Interior designers are space planners. They calculate how much room a client company will need and figure out the best way to configure the area for maximum efficiency for that particular type of business. Although they do some work in rehabilitated buildings, they prefer to design the inside of a new office while it is still on the drawing board.

All of the designers in the group interviewed by The Washington Post work exclusively with private corporations, not the government.

Interior designers claim they can save a business hundreds of thousands of dollars in rent for otherwise excess space through their planning. For this they receive compensation based either on square footage or an hourly rate. A typical fee is $2 to $3.50 per square foot, or about $25,000 for an average size company. The hourly rate is typically 2 1/2 times the hourly wages of the professional involved. An architect might bill $65 an hour. Some designers receive a commission on the furnishing they buy for the client; others merely make recommendations.

There are perhaps 15 major business-interior design firms in the affluent Washington area. But as private industry expands here, there is a growing tendency to employ designers from elsewhere in the country.

When First American Bank decided to redo its main office and open a branch at Connecticut and Van Ness NW, they turned once again to the Friday Design Group, which had done work for the bank for years. First American Senior Vice President Francis Curtin recalled, "We just told them what we wanted," how many automated teller machines and how many employes. The firm came up with preliminary drawings that required very few revisions.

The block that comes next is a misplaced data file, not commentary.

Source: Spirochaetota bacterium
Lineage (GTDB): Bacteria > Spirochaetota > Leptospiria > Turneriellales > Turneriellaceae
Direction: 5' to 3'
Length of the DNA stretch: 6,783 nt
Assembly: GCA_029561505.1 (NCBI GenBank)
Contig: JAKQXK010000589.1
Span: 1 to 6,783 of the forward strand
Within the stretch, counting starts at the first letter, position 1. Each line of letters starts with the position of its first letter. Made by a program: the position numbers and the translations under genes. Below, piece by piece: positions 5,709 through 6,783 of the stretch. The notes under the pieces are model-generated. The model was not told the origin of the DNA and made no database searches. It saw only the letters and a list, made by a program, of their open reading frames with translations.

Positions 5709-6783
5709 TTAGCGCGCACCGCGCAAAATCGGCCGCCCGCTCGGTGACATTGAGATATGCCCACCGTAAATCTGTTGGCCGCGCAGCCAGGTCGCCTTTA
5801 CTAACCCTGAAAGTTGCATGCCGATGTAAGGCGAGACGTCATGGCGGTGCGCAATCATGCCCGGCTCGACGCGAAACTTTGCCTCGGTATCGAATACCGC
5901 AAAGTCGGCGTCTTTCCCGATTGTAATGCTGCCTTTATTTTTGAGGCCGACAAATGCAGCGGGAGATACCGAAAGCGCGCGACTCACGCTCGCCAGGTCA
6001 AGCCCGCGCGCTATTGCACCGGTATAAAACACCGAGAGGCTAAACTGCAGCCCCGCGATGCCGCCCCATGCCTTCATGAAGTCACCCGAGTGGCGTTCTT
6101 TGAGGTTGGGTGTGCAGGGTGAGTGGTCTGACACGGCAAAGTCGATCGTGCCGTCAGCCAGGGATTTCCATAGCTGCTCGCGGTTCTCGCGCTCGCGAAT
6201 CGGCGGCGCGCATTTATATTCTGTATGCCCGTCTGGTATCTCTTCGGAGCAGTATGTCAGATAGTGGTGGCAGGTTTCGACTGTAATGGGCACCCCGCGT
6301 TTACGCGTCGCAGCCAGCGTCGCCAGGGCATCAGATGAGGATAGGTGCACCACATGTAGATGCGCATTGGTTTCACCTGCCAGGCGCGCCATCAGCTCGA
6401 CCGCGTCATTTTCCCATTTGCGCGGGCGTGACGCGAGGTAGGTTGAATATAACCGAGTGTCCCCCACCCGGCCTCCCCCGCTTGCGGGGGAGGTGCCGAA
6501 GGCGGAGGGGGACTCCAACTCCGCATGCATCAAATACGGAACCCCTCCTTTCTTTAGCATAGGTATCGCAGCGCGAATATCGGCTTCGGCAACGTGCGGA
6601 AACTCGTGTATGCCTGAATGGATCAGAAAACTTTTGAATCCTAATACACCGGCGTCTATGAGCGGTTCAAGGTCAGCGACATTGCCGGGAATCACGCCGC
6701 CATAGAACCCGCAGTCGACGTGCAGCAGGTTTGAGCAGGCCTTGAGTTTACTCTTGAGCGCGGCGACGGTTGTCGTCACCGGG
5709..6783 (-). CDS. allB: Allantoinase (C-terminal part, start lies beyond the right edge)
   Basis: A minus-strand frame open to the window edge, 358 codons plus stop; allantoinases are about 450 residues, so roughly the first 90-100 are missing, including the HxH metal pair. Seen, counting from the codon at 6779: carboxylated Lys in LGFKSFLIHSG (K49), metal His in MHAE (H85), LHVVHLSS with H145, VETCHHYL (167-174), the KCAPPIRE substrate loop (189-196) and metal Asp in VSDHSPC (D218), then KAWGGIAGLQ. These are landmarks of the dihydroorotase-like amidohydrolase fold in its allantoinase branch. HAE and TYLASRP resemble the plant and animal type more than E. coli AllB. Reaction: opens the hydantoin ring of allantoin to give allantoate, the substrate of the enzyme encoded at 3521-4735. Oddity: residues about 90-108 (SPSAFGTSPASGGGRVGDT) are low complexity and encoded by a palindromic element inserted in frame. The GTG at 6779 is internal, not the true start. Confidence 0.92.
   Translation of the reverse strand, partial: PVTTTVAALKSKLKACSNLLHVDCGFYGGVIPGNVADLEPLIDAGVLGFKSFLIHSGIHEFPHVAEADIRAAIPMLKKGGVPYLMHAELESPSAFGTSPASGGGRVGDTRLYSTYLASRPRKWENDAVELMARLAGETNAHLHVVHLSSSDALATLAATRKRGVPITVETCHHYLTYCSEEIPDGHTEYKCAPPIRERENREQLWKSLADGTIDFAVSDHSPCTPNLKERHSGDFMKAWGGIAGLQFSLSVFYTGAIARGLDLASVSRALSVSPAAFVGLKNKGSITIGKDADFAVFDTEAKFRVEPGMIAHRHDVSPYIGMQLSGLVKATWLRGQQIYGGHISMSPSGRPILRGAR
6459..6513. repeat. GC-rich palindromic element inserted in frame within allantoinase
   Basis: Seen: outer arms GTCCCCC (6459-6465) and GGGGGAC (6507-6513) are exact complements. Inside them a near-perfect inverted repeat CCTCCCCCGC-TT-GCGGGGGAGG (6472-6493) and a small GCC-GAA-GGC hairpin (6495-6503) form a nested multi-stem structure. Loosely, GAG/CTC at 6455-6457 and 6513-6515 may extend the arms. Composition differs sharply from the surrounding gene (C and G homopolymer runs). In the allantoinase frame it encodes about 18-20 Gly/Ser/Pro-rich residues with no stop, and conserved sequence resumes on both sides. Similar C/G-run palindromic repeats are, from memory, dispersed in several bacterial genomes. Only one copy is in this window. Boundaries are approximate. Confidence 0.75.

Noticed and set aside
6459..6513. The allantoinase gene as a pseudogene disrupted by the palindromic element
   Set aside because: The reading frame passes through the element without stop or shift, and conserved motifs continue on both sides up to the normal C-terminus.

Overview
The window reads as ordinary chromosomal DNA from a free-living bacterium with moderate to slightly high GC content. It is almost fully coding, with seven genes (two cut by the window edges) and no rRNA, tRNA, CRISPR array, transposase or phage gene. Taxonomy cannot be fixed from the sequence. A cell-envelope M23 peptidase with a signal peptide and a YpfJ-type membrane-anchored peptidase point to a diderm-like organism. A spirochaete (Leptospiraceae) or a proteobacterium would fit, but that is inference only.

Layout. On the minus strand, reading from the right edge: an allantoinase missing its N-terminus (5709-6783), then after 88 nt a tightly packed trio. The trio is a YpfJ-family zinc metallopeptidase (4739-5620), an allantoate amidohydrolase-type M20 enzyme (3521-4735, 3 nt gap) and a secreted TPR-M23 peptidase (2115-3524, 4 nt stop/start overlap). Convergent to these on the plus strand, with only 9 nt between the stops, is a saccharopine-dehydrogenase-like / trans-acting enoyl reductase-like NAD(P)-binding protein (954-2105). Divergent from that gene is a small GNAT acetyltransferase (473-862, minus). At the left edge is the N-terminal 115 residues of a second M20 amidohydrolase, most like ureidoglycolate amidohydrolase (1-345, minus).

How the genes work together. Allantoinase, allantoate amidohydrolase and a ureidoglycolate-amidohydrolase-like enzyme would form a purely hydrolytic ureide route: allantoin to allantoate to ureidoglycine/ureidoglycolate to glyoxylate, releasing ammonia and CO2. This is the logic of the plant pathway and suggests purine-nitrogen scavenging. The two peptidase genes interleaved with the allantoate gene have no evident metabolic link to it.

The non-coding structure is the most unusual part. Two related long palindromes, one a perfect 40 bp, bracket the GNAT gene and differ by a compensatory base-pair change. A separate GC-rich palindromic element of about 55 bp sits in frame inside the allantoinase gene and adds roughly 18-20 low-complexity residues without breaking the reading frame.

Curtin, who has overseen the construction of 15 branches, described his philosophy. "I want it to look nice. I don't know what the style is. Just as long as the colors aren't green and purple. They came in on budget and on time. That's I'm paying them for."

Contrast the bank's approach with that of the law firm Arnold & Porter when it decided to go into brand new offices. First it compiled a list of 15 design firms. The principals were interviewed and the list narrowed to three. These were interviewed in depth and the search committee visited some of the interiors they had created.

Ultimately, Environmental Planning & Research (EPR) of San Francisco was selected. The design firm did psychological profiles of 140 partners and associates and questioned the supervisory and operating staff on their preferences.

Most of the lawyers wanted something completely different from the traditional law office. They chose a contemporary style, very light and airy, with lots of public space to display the firm's modern art collection. There are seven different office shapes and sizes, the largest being 300 square feet.

Each partner received a certain number of hours of EPR time to discuss his or her decor, plus an allowance for furnishings. Several lawyers preferred to hire their own decorators. Associates were given three options on furniture, fabric and office configuration.

As a result, the individual offices contain such disparate furnishings as a lucite desk and an old-fashioned slatted wooden chair, a brass hat rack and Oriental rugs. Yet the overall effect created by the common areas is highly contemporary.